Sunday, January 16, 2022

Washington Irving, International Best-Seller

Click to see Vol. I, Issue 11 of the newsletter in which this article first appeared.

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Washington Irving (1783-1859) holds a unique place in American literature. He is considered to be the first American author to become a best-seller in Europe. Not only was his work well-known, but he inspired such 19th-century American greats as Nathaniel Hawthorne (author of The Scarlet Letter), Herman Melville (Moby Dick), Henry Wadsworth Longfellow (The Song of Hiawatha), and Edgar Allan Poe (numerous poems and macabre tales).

Irving's best-known works are stories like "Rip Van Winkle" (1819; see below) about a man who fell asleep in the woods for over 20 years; and "The Legend of Sleepy Hollow" (1820), about a "Headless Horseman" playing a prank on poor schoolteacher Ichabod Crane.

Despite the lighthearted nature of these popular tales, Irving was quite a serious author. He drew on local history for these stories, and was in fact as much a historiographer and biographer as he was a storyteller. He wrote biographies of great men like George Washington (in five volumes!) and Muhammad, as well as histories of Spain (he was in fact U.S. ambassador to Spain between 1842 and 1846).

Irving was in the first generation of his family born in America--his parents having come from the British Isles--and the youngest of 11 children (only eight of whom survived to adulthood). He was born the week that his fellow-citizens learned the American colonists had defeated the British, so his mother named him after the great hero of that war, George Washington. Once he became president, Washington lived in New York--the nation's capital at the time--where the Irvings also lived, and young Washington Irving was able to meet his namesake at age six.

His writing career began with letters written under a pseudonym and sent to the local newspaper. His letters were good enough to catch the publisher's eye, and he was soon writing as a professional.

He lived a long and productive life, over 20 years of it in Europe, and at age 76 died of a heart attack at his home, named "Sunnyside," in New York State.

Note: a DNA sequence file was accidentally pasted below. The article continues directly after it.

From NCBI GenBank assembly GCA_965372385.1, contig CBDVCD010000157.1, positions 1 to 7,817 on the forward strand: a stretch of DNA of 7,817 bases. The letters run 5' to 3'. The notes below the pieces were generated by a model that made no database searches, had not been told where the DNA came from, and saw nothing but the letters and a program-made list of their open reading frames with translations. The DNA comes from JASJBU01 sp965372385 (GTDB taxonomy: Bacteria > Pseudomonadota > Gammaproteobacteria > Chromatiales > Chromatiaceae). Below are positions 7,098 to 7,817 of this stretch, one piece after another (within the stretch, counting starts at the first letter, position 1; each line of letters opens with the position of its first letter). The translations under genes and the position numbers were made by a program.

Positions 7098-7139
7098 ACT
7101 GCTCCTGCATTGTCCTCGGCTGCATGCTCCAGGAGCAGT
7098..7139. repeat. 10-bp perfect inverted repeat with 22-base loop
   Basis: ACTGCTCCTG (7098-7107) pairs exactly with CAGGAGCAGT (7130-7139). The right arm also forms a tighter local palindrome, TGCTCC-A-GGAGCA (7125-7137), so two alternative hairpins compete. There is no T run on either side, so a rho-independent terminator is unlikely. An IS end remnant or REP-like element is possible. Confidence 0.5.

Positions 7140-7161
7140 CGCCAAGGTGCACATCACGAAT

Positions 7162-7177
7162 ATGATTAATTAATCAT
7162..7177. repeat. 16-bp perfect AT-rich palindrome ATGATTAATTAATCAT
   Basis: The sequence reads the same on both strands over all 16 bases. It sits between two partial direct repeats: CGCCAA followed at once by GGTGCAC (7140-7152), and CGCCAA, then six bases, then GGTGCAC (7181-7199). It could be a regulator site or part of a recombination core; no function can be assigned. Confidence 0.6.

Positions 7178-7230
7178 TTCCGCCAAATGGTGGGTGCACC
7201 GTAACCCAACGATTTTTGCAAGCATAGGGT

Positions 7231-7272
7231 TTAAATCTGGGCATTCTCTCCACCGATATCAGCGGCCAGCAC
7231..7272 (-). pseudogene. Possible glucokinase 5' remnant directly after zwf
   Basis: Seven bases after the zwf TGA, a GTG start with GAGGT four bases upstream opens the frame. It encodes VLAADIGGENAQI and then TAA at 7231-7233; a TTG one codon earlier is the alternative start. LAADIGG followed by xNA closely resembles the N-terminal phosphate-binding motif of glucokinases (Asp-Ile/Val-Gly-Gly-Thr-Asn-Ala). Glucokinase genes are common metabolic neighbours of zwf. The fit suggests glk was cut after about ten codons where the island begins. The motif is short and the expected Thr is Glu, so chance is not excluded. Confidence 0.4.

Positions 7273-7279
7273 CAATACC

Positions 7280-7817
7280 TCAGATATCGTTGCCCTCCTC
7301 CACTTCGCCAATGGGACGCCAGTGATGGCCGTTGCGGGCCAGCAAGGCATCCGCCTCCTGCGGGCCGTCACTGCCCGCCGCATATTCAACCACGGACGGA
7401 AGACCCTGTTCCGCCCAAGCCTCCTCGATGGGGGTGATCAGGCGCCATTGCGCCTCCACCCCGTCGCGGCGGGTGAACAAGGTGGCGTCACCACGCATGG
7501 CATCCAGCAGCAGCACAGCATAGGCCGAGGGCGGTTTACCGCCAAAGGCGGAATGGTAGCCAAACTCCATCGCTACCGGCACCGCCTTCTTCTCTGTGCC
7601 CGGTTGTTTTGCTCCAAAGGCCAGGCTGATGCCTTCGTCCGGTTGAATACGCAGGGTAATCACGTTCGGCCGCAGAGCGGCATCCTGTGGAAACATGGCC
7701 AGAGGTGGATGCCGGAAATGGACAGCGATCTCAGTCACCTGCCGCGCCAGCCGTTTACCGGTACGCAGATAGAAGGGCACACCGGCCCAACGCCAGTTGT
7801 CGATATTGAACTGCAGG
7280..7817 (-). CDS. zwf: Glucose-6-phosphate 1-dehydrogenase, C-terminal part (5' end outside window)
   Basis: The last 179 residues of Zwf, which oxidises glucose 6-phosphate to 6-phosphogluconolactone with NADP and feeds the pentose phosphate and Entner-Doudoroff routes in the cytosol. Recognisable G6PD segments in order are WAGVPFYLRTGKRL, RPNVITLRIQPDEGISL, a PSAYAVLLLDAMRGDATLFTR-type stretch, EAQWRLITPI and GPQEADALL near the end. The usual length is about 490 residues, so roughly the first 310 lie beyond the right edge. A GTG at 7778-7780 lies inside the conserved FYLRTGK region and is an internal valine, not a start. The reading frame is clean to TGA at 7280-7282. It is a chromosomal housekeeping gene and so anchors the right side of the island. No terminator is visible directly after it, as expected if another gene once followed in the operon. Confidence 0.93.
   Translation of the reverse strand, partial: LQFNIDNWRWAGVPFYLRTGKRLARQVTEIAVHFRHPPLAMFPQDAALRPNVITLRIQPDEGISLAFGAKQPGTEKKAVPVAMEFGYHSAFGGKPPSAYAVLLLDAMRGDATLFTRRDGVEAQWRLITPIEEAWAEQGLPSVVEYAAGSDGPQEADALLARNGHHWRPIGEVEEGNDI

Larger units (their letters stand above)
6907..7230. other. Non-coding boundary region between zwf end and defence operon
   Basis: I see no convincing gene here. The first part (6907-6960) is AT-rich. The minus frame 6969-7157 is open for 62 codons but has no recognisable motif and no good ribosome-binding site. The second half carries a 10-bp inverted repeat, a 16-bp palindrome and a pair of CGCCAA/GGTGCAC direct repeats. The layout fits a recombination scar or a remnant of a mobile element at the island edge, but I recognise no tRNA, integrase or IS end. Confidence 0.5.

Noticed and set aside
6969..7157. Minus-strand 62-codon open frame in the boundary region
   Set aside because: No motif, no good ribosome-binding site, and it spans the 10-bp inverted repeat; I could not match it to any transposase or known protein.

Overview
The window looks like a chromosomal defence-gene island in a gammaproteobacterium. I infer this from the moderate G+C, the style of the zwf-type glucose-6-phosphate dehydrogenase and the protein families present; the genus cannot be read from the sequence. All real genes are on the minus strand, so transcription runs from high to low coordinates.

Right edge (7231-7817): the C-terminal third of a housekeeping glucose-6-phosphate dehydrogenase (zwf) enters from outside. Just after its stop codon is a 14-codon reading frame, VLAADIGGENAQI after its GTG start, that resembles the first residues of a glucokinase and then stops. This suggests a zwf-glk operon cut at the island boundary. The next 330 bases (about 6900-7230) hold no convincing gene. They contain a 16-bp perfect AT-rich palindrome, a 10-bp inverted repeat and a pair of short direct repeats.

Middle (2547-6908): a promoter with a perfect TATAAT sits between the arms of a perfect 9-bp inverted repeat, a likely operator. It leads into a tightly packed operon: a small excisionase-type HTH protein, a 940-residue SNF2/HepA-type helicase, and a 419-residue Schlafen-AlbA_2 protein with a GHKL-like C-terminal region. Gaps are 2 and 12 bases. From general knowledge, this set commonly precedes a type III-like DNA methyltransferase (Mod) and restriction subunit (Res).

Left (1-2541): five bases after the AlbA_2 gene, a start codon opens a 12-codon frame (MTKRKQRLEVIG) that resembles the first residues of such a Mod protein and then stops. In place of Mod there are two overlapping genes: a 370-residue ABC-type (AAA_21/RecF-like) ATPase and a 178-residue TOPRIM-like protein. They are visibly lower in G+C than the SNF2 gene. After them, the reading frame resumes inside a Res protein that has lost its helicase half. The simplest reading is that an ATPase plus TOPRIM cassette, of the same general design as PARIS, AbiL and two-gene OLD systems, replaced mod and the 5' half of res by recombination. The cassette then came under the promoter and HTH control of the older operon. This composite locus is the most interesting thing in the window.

Rip Van Winkle

A 19th-century actor as Rip Van Winkle

In Irving's short story, "Rip Van Winkle," the titular character lives in a small Dutch town along New York's Hudson River, near the Catskill Mountains, shortly before the time of the American Revolution. Everyone loves him--his neighbors, children, even animals--for, though he is lazy, he is a genial soul. He does odd jobs for his neighbors, though his own farm is in disrepair. Sadly, he is beset by a nagging wife.

To escape her shrewishness, he spends more time than he should at the local tavern, named for the English King George III, where he and his friends enjoy a quaff of ale. Whenever his wife catches him there, he and his dog, Wolf, head off to go squirrel hunting in the hills.

One autumn day up in the woods, Rip and Wolf sit down to rest a spell as the sun prepares to set. As they start for home, Rip hears someone calling his name, and sees a short little man in antiquated Dutch clothing calling for help in hauling a keg of liquor.

As they proceed up the mountain, Rip begins to hear noises like thunder. They reach a hollow, where Rip sees the source of the sounds: a group of men with grizzled beards and dressed much like the first one are playing nine-pins.

No one says a word to Rip, who is puzzled at how the first fellow knew his name. He drinks some of the liquor from their keg and soon falls asleep. When he wakes, he discovers the men are all gone. Wolf does not answer when he calls; his gun has rusted almost to nothing; and his beard now reaches past his chest!

Bewildered, he heads back down the mountain, but when he reaches his village, he doesn't recognize a soul. The town itself looks different, and people are asking him how he has cast his ballot. Confused, he tells them he is a loyal subject of King George III, not realizing that the American Revolution has been fought and the country has become independent from England while he was asleep!

With difficulty, he finds his house and discovers it has fallen into ruins. His favorite inn, the King George III, has a new sign: it is now named for George Washington. He asks a group of men there about his old friends, and learns they are all dead--many of them died in the Revolution--or have moved away.

An old woman comments that he looks a lot like Rip Van Winkle, but everyone knows that Rip is a much younger man. It turns out this "younger man" is his son. Then a young woman appears and says she is old Rip's daughter (and young Rip's sister), Judith. After she tells the old man that her mother died of a fit of temper many years ago, Rip at last tells her who he is.

A historian confirms Rip's story about how he had wandered away, and explains that the men Rip saw were the ghosts of the crew of Henry Hudson, an early explorer for whom the Hudson River is named. They appear every 20 years to drink and play nine-pins.

Rip moves in with his daughter and continues his indolent ways, hanging out at the re-named inn and telling his story to anyone who will listen.

And to this day, when thunder rolls, the children of the area say Hudson's men are rolling the ball again.

The Legend of Sleepy Hollow

Ichabod Crane races against the Headless Horseman